The second 2016 presidential debate between White House hopefuls Hillary Clinton and Donald Trump left voters torn as the important issues took a backseat once again to insults and nasty comments between the democrat and republican nominees. Here are five of the most important moments that echoed the bitter sentiment of the evening.

5. Breaking a tradition of good faith between the parties, the nominees did not shake hands upon their entrance

Upon entering the Town Hall meeting, Clinton and Trump did not shake hands as they did during their first debate.

Rather, they nodded at one another and said hello, moving to their respective spots on the stage as the debate began. This set a tone of negativity that continued throughout the evening.

4. Town Hall moderator Anderson Cooper attempted to rein in Trump during 'hot mic' topic

The Town Hall meeting took a sharp turn from the beginning when the first question dealt with the vulgar comments Trump made while wearing an "Access Hollywood" hot mic. While Trump did say he was “very embarrassed” by the release of the tape, he dismissed his comments as "locker room talk." "I’m not proud of it.

I apologized to my family. I apologized to the American people. Certainly I'm not proud of it. But this is locker room talk.” When moderator Anderson Cooper directly asked Trump whether he ever kissed women against their will or groped their genitals, Trump replied that he had not, despite his clear statements he did in the 2005 videotape.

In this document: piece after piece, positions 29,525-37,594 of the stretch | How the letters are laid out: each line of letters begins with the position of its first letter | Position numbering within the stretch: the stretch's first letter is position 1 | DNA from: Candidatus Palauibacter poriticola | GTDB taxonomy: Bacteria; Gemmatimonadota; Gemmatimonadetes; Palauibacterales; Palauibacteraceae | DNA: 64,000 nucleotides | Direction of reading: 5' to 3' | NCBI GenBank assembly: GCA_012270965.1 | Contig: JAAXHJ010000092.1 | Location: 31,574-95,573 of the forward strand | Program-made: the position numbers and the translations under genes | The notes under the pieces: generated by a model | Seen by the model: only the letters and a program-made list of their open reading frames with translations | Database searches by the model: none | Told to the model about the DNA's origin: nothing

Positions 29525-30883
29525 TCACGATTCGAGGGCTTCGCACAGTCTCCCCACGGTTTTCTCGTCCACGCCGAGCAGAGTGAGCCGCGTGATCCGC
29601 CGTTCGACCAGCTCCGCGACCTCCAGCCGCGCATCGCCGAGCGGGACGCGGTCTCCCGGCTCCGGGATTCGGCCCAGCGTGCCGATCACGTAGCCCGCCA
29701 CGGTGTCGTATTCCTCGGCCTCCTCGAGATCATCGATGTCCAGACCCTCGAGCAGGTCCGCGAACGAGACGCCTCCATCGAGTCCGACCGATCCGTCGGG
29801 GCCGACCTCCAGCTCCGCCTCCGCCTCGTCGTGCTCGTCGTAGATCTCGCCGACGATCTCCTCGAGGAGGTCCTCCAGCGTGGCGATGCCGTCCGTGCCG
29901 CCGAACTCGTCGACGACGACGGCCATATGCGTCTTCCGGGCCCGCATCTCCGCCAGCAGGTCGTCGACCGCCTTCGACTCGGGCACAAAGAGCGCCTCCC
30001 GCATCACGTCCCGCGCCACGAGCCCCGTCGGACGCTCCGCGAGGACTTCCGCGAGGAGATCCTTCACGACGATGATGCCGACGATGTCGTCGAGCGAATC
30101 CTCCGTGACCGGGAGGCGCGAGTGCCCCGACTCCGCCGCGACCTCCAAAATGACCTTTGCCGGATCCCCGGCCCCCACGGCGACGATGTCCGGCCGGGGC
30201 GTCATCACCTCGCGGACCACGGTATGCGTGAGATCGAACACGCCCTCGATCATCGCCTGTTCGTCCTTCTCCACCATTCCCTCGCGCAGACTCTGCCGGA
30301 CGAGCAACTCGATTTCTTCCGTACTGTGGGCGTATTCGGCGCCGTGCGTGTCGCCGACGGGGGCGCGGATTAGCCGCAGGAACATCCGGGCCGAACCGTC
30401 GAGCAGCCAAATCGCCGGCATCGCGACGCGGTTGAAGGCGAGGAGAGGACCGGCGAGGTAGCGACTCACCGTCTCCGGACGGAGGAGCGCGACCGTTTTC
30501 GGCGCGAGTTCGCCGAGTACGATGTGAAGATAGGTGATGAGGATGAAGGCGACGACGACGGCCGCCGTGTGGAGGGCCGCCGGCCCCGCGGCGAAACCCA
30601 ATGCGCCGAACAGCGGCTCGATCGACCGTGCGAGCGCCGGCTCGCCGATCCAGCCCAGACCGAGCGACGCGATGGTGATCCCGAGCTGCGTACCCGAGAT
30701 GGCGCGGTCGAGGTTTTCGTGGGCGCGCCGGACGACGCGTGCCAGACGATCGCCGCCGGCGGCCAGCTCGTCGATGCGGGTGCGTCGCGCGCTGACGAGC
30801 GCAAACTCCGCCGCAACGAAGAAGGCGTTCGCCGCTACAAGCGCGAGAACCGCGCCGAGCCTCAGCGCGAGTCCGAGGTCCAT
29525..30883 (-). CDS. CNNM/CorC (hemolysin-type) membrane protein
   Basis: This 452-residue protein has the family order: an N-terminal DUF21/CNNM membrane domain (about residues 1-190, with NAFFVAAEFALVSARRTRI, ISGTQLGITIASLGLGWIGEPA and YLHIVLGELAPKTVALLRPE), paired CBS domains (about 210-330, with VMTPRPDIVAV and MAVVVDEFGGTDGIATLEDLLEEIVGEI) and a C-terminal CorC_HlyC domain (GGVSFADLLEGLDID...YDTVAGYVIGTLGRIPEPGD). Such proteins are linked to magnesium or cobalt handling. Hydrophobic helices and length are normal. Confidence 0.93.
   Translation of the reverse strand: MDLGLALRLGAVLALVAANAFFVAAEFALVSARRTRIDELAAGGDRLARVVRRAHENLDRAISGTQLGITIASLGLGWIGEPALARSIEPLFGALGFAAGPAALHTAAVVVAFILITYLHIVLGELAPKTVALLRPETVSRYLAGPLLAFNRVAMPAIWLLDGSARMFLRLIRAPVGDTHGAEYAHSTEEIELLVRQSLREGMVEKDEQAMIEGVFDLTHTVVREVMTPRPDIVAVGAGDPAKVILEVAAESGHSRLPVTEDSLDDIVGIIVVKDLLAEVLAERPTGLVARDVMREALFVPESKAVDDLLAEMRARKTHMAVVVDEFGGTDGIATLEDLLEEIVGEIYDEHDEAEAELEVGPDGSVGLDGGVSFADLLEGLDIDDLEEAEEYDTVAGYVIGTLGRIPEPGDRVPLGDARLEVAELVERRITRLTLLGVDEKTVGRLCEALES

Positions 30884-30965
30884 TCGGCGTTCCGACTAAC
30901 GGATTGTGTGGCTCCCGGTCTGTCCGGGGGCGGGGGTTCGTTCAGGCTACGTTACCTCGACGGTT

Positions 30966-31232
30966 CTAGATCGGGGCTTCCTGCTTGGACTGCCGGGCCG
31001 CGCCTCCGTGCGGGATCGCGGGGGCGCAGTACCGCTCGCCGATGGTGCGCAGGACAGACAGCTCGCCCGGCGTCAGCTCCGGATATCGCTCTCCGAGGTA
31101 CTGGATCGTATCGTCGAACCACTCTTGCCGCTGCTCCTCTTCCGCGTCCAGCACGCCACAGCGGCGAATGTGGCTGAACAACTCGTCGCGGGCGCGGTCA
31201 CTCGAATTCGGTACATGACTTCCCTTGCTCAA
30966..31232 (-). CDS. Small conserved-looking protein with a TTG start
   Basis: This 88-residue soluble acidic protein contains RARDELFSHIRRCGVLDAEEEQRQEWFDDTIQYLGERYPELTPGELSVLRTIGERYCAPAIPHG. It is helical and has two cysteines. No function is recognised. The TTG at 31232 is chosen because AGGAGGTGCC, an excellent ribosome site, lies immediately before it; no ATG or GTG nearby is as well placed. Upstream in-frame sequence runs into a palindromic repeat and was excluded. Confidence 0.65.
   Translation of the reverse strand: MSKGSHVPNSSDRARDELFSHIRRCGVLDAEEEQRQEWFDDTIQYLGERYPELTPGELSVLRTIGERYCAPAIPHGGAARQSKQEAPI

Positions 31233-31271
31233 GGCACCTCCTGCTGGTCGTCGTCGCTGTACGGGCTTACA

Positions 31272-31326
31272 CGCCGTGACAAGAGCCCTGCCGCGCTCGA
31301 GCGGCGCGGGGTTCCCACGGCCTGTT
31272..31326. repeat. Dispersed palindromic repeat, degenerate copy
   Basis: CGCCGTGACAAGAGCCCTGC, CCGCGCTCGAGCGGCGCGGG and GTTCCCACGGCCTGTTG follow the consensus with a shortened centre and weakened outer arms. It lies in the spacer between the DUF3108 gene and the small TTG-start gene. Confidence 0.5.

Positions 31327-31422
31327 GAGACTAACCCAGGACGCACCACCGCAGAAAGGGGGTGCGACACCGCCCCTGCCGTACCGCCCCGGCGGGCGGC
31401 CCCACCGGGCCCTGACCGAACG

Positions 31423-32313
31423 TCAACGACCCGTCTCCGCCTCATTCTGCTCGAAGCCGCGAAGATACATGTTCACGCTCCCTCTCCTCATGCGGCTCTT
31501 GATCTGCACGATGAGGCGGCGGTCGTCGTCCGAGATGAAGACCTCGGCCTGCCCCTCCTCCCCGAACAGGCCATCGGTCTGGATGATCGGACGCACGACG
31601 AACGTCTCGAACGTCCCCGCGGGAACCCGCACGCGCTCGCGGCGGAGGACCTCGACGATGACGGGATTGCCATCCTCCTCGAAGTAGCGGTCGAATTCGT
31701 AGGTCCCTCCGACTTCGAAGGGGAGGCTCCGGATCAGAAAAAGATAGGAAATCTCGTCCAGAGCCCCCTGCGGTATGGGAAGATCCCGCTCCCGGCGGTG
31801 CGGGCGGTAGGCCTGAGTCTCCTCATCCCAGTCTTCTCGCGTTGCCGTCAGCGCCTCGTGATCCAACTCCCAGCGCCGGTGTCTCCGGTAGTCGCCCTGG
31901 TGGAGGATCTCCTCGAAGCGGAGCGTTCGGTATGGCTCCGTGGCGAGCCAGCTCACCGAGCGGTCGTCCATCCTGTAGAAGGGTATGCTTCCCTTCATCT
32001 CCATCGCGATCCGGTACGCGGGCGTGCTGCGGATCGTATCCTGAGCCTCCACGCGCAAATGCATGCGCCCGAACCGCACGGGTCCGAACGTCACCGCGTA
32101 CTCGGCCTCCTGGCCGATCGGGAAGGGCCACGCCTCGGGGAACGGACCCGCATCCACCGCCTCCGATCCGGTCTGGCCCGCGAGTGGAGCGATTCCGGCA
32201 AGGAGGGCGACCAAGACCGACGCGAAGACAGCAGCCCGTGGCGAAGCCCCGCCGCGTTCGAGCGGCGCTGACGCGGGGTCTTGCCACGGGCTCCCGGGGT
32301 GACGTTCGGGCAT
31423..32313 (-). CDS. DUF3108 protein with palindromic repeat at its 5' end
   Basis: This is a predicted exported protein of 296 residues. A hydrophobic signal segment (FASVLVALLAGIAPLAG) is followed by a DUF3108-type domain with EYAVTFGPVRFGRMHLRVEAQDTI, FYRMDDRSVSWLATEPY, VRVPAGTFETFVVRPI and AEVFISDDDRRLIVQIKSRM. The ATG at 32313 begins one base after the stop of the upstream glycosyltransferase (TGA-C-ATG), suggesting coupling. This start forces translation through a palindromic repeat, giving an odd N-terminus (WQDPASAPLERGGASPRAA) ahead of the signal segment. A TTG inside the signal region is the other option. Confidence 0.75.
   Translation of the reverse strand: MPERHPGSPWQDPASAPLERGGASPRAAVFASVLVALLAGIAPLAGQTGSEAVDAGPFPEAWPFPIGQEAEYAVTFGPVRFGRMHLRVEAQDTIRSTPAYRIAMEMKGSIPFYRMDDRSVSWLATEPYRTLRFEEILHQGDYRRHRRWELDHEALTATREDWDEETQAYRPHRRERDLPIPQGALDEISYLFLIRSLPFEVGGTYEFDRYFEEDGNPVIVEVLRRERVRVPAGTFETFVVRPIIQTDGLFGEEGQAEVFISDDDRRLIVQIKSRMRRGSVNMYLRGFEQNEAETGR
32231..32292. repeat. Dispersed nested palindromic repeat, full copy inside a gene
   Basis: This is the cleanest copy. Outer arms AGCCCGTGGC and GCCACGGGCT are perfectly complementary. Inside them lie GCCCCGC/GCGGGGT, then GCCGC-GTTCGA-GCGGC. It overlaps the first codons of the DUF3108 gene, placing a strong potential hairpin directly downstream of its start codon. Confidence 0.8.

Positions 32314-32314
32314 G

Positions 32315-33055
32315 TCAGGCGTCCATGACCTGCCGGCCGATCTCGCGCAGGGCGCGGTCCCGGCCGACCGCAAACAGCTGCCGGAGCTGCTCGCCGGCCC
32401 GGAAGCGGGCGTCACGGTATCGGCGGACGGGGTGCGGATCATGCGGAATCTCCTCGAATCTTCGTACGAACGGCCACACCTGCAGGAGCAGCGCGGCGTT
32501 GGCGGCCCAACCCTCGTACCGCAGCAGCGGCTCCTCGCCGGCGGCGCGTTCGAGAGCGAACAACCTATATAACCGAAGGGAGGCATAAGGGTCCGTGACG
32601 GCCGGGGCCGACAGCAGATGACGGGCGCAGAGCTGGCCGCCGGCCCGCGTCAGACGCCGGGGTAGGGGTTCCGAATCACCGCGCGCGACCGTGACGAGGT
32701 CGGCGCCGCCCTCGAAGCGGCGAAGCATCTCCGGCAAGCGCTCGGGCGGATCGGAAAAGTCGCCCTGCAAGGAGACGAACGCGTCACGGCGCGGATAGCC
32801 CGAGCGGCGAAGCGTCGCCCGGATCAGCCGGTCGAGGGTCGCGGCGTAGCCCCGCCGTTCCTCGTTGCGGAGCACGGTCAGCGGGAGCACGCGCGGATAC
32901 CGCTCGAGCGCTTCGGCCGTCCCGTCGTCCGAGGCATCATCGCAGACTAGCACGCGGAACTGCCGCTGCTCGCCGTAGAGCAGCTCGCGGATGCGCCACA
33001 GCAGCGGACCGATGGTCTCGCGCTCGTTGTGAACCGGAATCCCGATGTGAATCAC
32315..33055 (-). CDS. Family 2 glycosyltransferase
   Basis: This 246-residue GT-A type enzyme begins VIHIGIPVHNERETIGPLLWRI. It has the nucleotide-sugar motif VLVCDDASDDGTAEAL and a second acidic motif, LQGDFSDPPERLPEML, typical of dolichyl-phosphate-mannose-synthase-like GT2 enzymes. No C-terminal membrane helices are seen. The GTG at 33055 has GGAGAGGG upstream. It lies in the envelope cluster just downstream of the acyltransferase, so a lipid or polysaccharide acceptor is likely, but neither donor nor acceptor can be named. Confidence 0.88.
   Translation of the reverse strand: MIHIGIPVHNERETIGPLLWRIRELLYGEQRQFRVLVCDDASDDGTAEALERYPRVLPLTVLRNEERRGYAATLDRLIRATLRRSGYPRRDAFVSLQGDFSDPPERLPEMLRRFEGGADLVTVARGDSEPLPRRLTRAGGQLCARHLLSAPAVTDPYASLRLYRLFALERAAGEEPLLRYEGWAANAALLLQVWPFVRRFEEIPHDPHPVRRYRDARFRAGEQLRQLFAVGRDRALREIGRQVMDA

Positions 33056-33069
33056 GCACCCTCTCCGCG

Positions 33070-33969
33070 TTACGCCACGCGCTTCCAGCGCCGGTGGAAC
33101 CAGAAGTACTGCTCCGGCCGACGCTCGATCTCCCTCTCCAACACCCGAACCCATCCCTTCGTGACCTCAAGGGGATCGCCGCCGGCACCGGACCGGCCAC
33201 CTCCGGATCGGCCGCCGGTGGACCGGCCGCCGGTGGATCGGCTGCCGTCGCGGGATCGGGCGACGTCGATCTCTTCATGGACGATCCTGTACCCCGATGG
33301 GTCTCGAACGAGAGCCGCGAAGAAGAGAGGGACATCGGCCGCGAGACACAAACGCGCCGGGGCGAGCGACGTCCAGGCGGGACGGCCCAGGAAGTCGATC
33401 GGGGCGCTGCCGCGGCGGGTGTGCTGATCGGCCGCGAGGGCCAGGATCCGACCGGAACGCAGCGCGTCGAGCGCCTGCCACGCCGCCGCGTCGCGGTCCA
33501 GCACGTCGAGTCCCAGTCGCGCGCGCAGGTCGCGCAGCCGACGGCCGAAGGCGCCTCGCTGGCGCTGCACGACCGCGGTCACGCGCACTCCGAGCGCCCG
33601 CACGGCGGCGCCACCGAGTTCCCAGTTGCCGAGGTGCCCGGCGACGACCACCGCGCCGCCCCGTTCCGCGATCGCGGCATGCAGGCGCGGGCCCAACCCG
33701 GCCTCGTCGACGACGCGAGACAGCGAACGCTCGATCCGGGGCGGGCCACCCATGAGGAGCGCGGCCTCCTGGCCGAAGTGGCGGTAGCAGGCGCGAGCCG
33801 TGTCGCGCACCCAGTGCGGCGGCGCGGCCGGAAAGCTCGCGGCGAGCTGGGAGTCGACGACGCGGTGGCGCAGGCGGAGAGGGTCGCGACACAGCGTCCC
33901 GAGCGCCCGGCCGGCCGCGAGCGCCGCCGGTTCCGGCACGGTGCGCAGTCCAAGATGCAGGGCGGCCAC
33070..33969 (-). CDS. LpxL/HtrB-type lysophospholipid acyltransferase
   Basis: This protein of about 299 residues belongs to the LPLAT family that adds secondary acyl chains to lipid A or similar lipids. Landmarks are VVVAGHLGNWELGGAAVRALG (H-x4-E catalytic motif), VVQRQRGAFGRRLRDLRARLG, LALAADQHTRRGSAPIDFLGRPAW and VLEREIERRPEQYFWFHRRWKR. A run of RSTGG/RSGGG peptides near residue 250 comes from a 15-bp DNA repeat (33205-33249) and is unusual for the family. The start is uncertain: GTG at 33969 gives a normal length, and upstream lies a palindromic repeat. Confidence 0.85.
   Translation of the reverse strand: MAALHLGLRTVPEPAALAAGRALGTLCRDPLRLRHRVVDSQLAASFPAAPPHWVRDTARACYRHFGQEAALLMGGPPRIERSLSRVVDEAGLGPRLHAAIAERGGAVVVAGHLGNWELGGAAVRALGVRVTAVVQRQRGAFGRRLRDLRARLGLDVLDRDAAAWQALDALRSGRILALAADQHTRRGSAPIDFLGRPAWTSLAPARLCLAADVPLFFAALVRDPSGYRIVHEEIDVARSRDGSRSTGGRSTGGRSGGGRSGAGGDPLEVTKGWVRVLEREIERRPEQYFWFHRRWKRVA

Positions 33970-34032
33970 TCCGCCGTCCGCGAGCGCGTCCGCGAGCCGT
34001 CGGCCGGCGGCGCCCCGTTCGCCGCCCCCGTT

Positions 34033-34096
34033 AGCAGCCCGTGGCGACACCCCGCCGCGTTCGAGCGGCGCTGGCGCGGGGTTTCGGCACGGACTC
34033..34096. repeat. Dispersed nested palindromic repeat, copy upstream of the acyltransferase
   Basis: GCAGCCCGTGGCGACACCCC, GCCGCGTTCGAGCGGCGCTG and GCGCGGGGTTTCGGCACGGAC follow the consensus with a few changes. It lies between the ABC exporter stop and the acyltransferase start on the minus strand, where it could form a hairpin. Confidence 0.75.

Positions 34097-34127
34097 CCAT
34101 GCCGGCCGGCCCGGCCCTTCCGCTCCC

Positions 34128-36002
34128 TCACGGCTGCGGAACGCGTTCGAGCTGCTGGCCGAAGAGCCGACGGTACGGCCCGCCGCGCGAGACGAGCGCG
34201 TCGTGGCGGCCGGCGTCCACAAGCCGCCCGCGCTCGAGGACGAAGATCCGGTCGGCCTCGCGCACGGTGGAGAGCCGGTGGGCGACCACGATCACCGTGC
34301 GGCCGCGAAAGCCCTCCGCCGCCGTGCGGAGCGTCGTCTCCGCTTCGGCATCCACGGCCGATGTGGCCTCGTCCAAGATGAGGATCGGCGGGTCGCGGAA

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3. Voters were left with more questions than answers over the question of biased treatment of American Muslims

A Muslim woman asked the candidates, "With Islamophobia on the rise, how will you help people?” Instead of dealing with the question directly, Trump replied, "We have to be sure that Muslims come in and report when they see something going on, when they see hatred going on.”

Clinton did not directly answer her question directly either, rather stating her vision for America as a "place where you are willing to work hard and do your part to contribute to the community." She later remarked, "We want Muslims to be on the side of our eyes and ears.”

2. Trump stated if he were elected he would nominate a Special Prosecutor to go after Clinton regarding her personal emails

Trump threatened Clinton with the appointment of a special prosecutor if he was elected President to investigate her emails. During the town hall meeting, he explained his frustration at the lack of investigation into the matter.

“I’ll tell you what, if I win, I am going to instruct my attorney general to get a special prosecutor to look into your situation, because there has never been so many lies, so much deception, there has never been anything like it, and we're going to have a special prosecutor,” he said. Clinton responded to Trump’s claims as "false."

1. Trump contradicts VP nominee Mike Pence, shadows Clinton during her discussion

Moderator Martha Raddatz questioned the Republican nominee what stand he would take on Syria and the humanitarian crisis in Aleppo, commenting that Republican running mate Mike Pence's position was to strike the Assad regime.

Trump clearly contradicted his running mate stating, “He and I haven't spoken and I disagree. I think we have to knock out ISIS. Right now, Syria is fighting ISIS.”

Trump then loomed in the background as Clinton made her remarks in response to an audience question on the Affordable Care Act. During a question and answer session with reporters after the debate, Clinton remarked of Trump's close proximity, "It was a very small space. And I tried to give him space whenever he was talking to people. I would go back and you know, lean up against my stool.

But he was very present.”

The final 2016 presidential debate will air live on Wed. Oct. 19 at 9 p.m. EST.

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